Intelligent storage with a brain: Why AI is a smart choice for midmarket customers


In an intensely competitive economic climate, midmarket customers are caught in an especially challenging position right now. Faced with many of the same problems we see large enterprise customers grappling with -- mushrooming data demands, unpredictable business growth etc. -- but with smaller budgets and fewer personnel to overcome them. 

How can these customers compete against the big IT-spenders? Automation and analytics tools integrated with Artificial Intelligence (AI) and Machine Learning (ML) capabilities hold the answer -- helping to manage ever-growing storage demands more efficiently with fewer personnel, fewer resources and less human intervention.  

Rethinking data center automation strategies


For several years, scripting has been an effective and powerful way for businesses to automate manual tasks. However, it often doesn’t scale in the way we need it to. It’s tightly connected to the products the company is already using and isn’t compatible with products from other vendors. On top of this, scripting demands a high level of expertise, making it difficult to update.

The next step up from scripting is to build an automation framework -- like creating a wizard to help employees to allocate resources faster. In this way, you can automate an entire workflow. Imagine an application owner needs to setup a new application and to do so must request CPU resources, memory, network and capacity in a clustered environment. It’s possible to create a workflow where all of that can all be configured through a wizard. This is a good example of automation between different workgroups in a data center.

But the question is: how can we reach out to the organization's end-user? IT service management (ITSM) tools are the bridge between the end user and the support organization. Integration between data center services, the support organization and the end user is where AI comes in and where it can really help midmarket customers.

Domain-centric AI paves the way for domain-agnostic AI

Imagine an intelligent storage infrastructure that monitors itself, can do self-healing and give predictive recommendations. It can change behavior by freeing up internal CPU resources to secure high performance on the fly -- like shifting real-time data reduction into a post job or root cause analysis with guided recommendations. This describes domain-centric AI. These kind of internal AI capabilities can help administrators to make the right choices. This automation also extends across the data center, where human-developed scripts would otherwise have been held back because they’re difficult to scale. This is the pathway to domain-agnostic AI, which can bring this automation to the entire data center.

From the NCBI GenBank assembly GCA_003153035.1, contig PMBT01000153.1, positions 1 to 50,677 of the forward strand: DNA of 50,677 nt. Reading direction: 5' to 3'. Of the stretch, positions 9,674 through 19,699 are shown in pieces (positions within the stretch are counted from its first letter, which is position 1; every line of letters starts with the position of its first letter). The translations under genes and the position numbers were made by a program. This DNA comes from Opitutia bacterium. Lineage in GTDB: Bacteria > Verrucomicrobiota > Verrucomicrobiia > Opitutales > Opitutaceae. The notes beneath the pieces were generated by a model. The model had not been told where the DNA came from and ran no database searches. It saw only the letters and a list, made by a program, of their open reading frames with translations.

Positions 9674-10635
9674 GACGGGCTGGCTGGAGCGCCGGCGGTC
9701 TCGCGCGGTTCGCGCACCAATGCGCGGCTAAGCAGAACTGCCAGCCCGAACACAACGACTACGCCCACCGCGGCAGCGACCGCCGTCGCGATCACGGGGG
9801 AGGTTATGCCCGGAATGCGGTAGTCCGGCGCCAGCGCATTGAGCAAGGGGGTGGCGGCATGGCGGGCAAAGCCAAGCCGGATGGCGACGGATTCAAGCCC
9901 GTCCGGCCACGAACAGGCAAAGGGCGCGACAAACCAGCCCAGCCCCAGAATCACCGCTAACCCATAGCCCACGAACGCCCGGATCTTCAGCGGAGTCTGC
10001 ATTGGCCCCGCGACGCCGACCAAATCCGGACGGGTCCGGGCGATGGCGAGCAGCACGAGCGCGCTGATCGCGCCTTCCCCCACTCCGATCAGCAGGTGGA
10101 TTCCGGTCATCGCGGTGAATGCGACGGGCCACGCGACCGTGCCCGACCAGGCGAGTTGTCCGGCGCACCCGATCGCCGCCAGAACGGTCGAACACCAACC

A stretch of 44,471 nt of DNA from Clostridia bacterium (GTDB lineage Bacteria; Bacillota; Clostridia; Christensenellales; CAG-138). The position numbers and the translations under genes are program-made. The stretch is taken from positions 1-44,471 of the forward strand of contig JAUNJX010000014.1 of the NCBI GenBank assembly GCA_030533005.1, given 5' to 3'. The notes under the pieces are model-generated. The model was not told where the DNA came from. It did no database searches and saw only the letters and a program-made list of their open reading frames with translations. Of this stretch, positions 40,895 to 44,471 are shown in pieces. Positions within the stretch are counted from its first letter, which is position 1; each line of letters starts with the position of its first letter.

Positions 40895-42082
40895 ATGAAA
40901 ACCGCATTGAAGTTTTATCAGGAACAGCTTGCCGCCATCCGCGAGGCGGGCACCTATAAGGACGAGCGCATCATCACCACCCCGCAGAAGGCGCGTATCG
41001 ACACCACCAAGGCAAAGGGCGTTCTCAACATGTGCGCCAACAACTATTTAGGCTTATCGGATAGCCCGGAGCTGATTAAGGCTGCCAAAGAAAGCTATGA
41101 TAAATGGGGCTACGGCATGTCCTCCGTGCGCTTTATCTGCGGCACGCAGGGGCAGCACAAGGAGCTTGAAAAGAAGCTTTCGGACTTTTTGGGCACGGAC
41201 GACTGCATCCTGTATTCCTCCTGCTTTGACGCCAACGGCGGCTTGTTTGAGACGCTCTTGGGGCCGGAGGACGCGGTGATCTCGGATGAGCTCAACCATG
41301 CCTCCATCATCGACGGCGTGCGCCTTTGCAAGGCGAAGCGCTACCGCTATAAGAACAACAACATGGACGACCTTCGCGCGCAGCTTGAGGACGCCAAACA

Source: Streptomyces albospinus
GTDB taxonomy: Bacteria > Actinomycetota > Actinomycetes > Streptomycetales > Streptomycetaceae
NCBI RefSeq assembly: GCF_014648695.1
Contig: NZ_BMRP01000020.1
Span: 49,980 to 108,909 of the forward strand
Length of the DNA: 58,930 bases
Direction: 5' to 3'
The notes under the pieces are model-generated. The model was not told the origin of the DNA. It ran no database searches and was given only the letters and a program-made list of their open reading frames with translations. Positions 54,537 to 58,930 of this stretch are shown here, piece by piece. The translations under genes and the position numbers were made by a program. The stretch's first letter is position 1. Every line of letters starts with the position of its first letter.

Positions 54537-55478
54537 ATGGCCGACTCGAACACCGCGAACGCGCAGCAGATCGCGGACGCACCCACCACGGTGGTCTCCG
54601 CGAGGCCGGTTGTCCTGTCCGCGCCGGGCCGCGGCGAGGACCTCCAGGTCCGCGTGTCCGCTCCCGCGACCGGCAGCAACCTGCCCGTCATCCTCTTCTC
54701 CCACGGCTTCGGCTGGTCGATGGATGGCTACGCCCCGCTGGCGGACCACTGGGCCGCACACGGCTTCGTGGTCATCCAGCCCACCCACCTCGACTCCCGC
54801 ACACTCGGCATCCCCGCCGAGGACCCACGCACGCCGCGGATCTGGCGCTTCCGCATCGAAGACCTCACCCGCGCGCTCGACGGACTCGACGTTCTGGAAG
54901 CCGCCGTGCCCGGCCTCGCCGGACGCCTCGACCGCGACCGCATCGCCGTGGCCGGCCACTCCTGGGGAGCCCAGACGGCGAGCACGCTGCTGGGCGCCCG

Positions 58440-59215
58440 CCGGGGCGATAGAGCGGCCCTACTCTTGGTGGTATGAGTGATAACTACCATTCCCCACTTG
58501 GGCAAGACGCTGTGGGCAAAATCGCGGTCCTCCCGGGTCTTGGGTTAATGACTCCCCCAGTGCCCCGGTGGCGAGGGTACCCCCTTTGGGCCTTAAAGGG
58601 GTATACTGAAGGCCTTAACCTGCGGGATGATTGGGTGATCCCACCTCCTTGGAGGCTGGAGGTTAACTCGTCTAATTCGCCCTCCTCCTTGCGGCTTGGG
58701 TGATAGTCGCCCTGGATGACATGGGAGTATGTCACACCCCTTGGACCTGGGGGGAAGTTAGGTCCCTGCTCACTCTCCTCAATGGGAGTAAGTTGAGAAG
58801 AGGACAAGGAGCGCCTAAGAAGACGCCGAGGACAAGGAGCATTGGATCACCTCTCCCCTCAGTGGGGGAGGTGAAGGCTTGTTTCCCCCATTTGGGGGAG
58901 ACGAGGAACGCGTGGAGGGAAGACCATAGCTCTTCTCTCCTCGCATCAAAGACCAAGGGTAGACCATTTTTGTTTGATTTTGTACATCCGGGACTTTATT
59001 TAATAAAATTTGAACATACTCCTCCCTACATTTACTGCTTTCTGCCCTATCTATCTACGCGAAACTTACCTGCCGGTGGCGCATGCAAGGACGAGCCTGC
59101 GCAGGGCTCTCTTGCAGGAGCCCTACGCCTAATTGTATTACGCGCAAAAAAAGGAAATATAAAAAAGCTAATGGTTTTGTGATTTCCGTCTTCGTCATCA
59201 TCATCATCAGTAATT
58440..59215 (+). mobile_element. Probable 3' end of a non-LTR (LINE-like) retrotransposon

Domain-agnostic AI combines native AI information from different vendors in a single, holistic approach. For example, bringing valuable insights from hypervisors, servers, network and storage systems into a common self-service portal for automation. So when you create a virtual machine, you might be informed that a performance bottleneck is going to happen next Wednesday between 1-2pm on a particular computer node. This time you are notified by the intelligent storage system.

This is possible because AI-driven operation software has learned your workload behavior. As time goes by, it will learn more and more about your data center, bringing value to your day-to-day operations. When IT hardware assets are brought today, they depreciate in value over time as they’re used. AI-operations software is the opposite. It actually increases in value over time because the more it is used the smarter it will become. 

Think of it as an AI-powered "brain" providing data center insights by looking across the data path -- including virtual machines, servers, networks and storage -- and using ML to optimise, troubleshoot and predict data center needs more efficiently.

AI-driven operations tools for the midmarket

For me, AI isn’t artificial intelligence to replace people -- that kind of technology is something in the far future. It’s really about augmented intelligence. It should be designed and implemented in a way that guides us to make better decisions and to do manual work faster and with more accuracy. That’s certainly true for midmarket customers with less employees and smaller IT teams. It’s a way of helping those teams to achieve more with less. 

Photo credit: Peshkova / Shutterstock

Tom Christensen, CTO and Customer Advocacy, Northern EMEA at Hitachi Vantara

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